Bitcoin SV [BSV] pushes the scalability frontier with the sustained 64MB block
When Bitcoin SV hard-forked away from Bitcoin Cash in November 2018, Craig Wright, the chief scientist at nChain released a paper titled, “Satoshi Vision.” This paper pushed for a 128MB block size for the network, which seemed like a lofty goal, but it now looks like the BSV camp is inching closer to that target.
A recently concluded Bitcoin SV Scaling Test Network [STN] indicated that the BSV network could handle a 64MB block over 24 hours, as confirmed by Daniel Connolly, the lead developer of the Bitcoin SV Node.
Connoly published a report stating that the BSV network could handle the generation of a large block, as it has done so before.
Immediately post the hardfork, a 38MB block and a 64MB block were mined by SV Pool and CoinGeek respectively. On Christmas day last year, Mempool mined a 65MB block and on January 3, a 103MB block was mined to commemorate the mining of the Bitcoin genesis block, claims Bitcoin SV.
Despite the above examples being the largest blocks mined on a public blockchain, the problem that BSV, much like the larger community is enduring is the sustainability of the blocks. The recent tests were designed to check the ability of the blocks to handle a large number of transactions and propagate them across their respective network effectively.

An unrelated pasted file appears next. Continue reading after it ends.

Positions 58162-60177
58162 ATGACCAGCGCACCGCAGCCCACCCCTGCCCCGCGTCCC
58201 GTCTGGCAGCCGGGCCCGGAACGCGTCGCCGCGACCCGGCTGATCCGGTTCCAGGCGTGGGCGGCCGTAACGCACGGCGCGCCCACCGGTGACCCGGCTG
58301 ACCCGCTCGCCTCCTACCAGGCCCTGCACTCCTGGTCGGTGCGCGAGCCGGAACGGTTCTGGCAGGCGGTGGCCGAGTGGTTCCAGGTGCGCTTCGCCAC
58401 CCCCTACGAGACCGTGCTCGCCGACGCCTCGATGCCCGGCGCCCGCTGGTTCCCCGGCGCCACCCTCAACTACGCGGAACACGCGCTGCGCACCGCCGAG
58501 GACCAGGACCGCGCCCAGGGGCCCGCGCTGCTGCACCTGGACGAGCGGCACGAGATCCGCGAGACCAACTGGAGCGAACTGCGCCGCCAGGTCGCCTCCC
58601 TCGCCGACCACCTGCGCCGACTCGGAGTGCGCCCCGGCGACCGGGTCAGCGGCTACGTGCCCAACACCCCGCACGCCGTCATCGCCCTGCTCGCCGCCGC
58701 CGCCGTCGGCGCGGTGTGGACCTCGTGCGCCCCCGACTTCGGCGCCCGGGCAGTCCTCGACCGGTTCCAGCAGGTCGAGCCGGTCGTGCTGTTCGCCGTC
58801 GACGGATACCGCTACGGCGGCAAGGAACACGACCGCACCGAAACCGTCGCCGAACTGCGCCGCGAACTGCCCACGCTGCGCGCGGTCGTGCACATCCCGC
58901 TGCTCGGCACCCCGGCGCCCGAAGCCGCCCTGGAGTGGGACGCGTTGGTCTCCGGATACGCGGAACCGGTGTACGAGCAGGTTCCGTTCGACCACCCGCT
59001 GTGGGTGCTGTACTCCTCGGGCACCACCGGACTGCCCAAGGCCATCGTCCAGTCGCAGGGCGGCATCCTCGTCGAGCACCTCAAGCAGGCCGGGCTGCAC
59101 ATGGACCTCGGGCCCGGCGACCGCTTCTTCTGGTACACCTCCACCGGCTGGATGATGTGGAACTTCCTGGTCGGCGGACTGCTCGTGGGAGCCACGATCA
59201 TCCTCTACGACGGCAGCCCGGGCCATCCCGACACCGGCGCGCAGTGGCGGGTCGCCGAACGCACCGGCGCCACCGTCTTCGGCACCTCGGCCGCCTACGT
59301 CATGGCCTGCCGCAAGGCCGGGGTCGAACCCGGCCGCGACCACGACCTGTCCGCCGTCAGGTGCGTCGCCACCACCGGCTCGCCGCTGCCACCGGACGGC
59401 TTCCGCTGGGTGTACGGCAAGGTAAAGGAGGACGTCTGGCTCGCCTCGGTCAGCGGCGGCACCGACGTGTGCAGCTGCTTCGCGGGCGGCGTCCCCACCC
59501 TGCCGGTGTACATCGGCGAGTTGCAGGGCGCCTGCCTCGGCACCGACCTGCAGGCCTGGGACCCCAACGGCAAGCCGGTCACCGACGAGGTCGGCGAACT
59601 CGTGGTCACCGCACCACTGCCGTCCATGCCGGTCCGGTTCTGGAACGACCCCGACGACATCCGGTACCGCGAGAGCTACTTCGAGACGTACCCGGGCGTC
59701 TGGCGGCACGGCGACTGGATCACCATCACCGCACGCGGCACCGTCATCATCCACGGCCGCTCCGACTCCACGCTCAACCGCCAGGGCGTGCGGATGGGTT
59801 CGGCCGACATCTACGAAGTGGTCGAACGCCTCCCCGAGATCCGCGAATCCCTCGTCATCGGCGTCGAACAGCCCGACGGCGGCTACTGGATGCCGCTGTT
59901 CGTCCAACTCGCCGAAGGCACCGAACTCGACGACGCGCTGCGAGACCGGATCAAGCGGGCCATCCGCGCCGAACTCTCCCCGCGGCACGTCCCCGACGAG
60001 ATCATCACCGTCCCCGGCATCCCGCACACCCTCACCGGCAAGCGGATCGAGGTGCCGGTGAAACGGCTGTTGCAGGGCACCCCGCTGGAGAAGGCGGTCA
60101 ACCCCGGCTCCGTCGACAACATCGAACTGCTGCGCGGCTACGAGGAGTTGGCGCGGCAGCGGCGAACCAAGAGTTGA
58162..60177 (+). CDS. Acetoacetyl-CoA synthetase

“What have we seen? Well, sustained 64MB blocks—over a full 24-hour period—with the latest development build of Bitcoin SV are easy. That’s 270 transactions per second, sustained, continuously for a full 24-hour period. Our tests did this over a 24-hour period with no problem.”
Now that the 64MB tests have been completed, Connoly confirmed that the focus now is on testing out the “sustained 128MB blocks.”
Jimmy Nguyen, the founding president of bComm Association said at the Blockchain Convergence Summit Chain Plus event in Seoul that the aim for BSV for this year is to raise the default block cap to 512MB and in the coming years to 1-2GB in size. The eventual goal, said Nguyen, is to have no limit, with block size configured by the miners, referencing the original Satoshi whitepaper referencing scalability.
Nguyen references the following from the original whitepaper:
“The existing Visa credit card network processes about 15 million Internet purchases per day worldwide. Bitcoin can already scale much larger than that with existing hardware for a fraction of the cost. It never really hits a scale ceiling.”
In light of the above Nguyen said:
“nChain’s BSV Node team continues to lead Bitcoin scaling work. We know it’s important to show these results in real life, with sustained big blocks on the live BSV network.”
Furthermore, Nguyen also touched upon the Terranode project that the BSV camp is working on which will create micro-services that will allow companies to power terabyte-sized blocks. He added that each block would contain 4 billion transactions and would run on the capacity of 7 million transactions per second.
If the project does come to fruition, Nguyen added:
“What that means is that Bitcoin becomes, not just a payment system, it becomes the global public ledger of the future that will power all kinds of data and other transactions.”
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